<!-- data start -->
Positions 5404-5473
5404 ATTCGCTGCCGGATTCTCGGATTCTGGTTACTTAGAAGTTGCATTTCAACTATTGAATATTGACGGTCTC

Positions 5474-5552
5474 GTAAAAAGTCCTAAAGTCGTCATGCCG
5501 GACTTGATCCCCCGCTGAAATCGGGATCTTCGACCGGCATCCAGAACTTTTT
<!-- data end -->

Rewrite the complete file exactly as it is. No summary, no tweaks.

Positions 5404-5473
5404 ATTCGCTGCCGGATTCTCGGATTCTGGTTACTTAGAAGTTGCATTTCAACTATTGAATATTGACGGTCTC

Positions 5474-5552
5474 GTAAAAAGTCCTAAAGTCGTCATGCCG
5501 GACTTGATCCCCCGCTGAAATCGGGATCTTCGACCGGCATCCAGAACTTTTT